This poster demonstrates how the combination of fast high resolution separations with monoliths can be combined with multiple monitors to obtain much deeper characterization than traditional assays. Anion exchange fractionation of filtered lysate and cation exchange- purified AAV 8 was monitored by UV absorbance at 260 nm and 280 nm, simultaneously with tryptophan fluorescence to differentially detect proteins without interference by nucleic acids, and with Multi Angle Light Scattering (MALS) to detect capsids.

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Removal of host cell DNA is essential for all human-injectable biologics. This poster shows a method for achieving low host cell levels in preparations of exosomes. Purified exosome samples were prepared with anion exchange chromatography (AEC) and pre-treated with tangetial flow filtration (TFF) and nuclease treatment. Results are compared with an experimental control using TFF and size exclusion chromatohraphy (SEC).

The steps in purification process are illustrated by analytical size exclusion chromatography (SEC) on PATfix HPLC system with in-line UV, MALS and fluorescence detectors and by staining with Picogreen reagent. This technique visualizes sample composition by size, UV, light scattering and fluorescent properties.

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2019

Fast, accurate, and meaningful characterization of cell culture harvests and in process samples is critical for both process development and for documentation of in process control. UV analysis of chromatography profiles has been a valuable tool for decades, but it has major limitations with respect to sensitivity and its ability to discriminate the product of interest from particular contaminant classes.
In this study we use filtered lysate containing AAV 8 to demonstrate the ability of a strong cation exchange monolith (CIMac ™ SO3-0.1) coupled with multiple monitors to enable high sensitivity detection of AAV capsids while characterizing the relative distributions of DNA and protein contaminants. This approach can be used to evaluate cell culture methods, influence of harvest time, lysis methods, and effectivity of purification methods across a process.

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AAV vector lots are generally a heterogeneous mixture of empty particles (i e do not contain DNA) and full particles (i.e. contain DNA). Different spectrometric based methods can be used to establish the ratio between full and empty AAV particles, but accurate evaluation of empty/full ratio is often obstructed due to complex spectroscopic behavior of empty and full AAV particles, such as poor separation and impurity overlapping. An approach that takes difference in physical chemical properties between empty and full capsids into account overcomes limitations of spectrometric based evaluation of empty and full AAV particle ratio.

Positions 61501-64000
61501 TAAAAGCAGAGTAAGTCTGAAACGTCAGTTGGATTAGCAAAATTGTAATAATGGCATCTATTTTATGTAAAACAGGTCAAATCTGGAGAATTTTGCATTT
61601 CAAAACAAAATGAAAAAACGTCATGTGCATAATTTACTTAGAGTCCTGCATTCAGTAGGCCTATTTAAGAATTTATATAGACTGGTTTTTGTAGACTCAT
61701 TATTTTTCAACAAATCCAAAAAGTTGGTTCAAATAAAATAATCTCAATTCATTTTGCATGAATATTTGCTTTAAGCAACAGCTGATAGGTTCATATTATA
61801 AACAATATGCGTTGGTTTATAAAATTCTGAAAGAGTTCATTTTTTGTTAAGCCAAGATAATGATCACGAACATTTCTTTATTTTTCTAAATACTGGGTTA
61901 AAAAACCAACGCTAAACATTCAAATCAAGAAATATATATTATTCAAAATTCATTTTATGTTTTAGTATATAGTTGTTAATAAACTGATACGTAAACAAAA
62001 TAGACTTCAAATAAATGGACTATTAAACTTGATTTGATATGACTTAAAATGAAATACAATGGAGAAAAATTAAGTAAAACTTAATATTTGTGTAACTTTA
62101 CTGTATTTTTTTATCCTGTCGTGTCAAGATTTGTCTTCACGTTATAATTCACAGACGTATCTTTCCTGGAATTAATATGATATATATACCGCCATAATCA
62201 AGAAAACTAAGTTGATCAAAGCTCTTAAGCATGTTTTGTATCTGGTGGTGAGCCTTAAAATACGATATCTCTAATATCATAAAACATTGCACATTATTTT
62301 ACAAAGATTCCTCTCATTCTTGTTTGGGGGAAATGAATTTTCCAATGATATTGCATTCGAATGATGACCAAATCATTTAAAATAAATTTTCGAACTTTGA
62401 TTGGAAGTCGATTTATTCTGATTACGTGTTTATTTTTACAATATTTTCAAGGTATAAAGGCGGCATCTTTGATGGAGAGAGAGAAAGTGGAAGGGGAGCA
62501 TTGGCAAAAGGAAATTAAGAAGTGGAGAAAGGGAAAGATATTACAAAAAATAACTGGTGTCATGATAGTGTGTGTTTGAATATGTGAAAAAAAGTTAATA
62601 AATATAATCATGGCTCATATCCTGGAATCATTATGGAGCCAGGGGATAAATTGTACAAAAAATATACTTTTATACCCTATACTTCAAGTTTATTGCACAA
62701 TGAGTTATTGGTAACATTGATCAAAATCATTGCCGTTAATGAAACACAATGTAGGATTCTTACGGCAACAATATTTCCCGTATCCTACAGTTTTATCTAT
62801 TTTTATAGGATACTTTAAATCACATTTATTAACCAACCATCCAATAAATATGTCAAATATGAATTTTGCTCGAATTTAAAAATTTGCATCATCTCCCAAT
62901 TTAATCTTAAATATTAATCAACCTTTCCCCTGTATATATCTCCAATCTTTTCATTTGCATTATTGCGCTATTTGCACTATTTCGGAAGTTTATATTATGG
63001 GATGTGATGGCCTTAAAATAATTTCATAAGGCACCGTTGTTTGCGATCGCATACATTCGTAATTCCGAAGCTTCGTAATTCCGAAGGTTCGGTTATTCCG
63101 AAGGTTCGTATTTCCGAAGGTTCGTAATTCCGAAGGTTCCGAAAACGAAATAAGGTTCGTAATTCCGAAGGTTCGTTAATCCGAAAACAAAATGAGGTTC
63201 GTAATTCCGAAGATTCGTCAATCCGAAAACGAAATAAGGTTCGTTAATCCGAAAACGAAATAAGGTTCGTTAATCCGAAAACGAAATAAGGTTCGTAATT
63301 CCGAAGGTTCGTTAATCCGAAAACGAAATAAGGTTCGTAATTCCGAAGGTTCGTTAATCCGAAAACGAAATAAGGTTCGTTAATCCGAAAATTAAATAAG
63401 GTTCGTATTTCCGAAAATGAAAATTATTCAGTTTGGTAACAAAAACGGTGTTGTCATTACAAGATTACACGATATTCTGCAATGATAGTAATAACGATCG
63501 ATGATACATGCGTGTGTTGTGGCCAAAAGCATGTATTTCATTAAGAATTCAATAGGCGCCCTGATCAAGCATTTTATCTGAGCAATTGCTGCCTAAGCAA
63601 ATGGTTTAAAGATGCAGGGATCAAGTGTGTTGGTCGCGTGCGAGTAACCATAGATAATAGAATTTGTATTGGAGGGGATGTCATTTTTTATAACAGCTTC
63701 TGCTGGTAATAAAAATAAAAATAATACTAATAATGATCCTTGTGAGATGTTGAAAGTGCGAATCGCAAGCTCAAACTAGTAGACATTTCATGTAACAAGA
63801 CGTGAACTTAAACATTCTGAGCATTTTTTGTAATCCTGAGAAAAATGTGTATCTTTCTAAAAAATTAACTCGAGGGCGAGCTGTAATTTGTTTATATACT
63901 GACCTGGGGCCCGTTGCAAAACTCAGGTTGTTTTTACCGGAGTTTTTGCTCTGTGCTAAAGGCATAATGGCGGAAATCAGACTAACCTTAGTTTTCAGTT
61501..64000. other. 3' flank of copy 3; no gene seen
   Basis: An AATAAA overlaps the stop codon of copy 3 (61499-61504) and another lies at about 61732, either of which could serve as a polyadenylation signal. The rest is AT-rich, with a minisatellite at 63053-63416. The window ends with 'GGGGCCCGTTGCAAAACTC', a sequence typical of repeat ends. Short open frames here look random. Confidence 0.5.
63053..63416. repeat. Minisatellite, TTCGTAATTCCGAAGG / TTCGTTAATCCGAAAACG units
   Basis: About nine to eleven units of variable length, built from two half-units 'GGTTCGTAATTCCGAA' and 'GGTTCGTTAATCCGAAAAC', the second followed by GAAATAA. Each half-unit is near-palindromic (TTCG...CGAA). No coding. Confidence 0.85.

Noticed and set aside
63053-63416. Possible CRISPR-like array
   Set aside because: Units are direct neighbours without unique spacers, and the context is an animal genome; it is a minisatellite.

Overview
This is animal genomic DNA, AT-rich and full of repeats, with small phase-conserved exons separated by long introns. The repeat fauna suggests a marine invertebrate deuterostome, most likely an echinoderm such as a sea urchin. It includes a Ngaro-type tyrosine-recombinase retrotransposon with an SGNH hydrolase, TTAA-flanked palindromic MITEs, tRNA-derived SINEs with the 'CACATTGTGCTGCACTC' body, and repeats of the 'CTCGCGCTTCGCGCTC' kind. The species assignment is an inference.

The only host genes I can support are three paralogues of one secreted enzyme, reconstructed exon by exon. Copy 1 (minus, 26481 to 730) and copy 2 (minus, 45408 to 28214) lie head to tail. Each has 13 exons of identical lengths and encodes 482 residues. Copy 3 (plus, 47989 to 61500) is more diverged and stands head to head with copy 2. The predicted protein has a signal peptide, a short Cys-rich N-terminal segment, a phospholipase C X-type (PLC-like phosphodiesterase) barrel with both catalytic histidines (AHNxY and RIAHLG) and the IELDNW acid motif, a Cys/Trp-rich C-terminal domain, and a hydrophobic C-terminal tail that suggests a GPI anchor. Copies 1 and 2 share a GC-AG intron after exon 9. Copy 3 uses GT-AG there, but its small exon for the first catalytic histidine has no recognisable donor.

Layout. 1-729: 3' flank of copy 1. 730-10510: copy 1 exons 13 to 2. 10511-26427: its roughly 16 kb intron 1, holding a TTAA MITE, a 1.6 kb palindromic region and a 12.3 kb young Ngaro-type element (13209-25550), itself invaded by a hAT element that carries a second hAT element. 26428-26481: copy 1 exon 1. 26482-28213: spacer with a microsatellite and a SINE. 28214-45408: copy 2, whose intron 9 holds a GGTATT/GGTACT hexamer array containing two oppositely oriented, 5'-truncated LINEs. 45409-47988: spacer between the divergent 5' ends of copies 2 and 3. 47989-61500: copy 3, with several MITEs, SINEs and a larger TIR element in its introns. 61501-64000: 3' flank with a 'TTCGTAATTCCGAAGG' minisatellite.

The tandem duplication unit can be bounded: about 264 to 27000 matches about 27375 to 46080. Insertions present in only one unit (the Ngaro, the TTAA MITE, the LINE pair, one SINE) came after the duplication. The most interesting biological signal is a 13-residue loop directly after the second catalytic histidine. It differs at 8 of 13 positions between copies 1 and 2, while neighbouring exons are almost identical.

Chromatographic separation of empty and full AAV 2 8 capsids was achieved on the CIMac AAV full/empty analytical column (strong anion exchanger, QA quaternary amine chemistry) with the PATfix TM HPLC system using a linear NaCl gradient at pH 9.0 Signal response from three different detectors connected in series was analyzed fluorescence (excitation 280 nm emission 348 nm), light scattering 90 angle, LS) and UV absorbance 260 nm and 280 nm).

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Exosomes fulfill a critical role as communicators among cells, with targeting and message content depending on their surface receptors and payload. This makes them obvious candidates for an extensive range of diagnostic, therapeutic applications and a need for a fast, robust and scalable purification procedure.

CIMmultus™ monolithic columns are designed to meet the special fractionation needs of very large biologics like exosomes.

We show examples of exosome purification from cell culture with CORNERSTONE Exosome Process Development Pack and analysis of exosomal vesicle populations by Image stream flow cytometry.

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This poster shows how Multi-Angle Light Scattering detector and Fluorescence detector couppled to PATfix analytical HPLC system can be used to track extracellular vesicles through purification process. Samples were analyzed by analytical size exclusion chromatography (SEC). On SEC cell culture components diffuze into pores of chromatographic media and are separated (mostly) based on size. Particles larger than the media pore size are excluded in the void peak. This peak represents extracellular vesicles including apoptosomes, microvesicles and exosomes as well as cell debris and aggregates.

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One of the handicaps of working with bacteriophages is the long duration required to perform plaque assays. Plaque assays also impose questions about accuracy and precision relative to the scale and experience of the persons performing and interpreting them. This poster presents a pair of high precision, high accuracy chromatography-based assays that permit determination of phage concentration in less than 1 hour. Sensitivity of UV absorbance is poor because of the low concentration of phages. However, phage sensitivity is strongly amplified by monitoring the chromatogram with either fluorescence or MALS. Fluorescence works by measuring the fluorescence emission from tryptophan residues of the phage proteins. MALS works by passing a laser beam through the sample and reading the scatter produced when it encounters a particle. Larger species generate more scatter.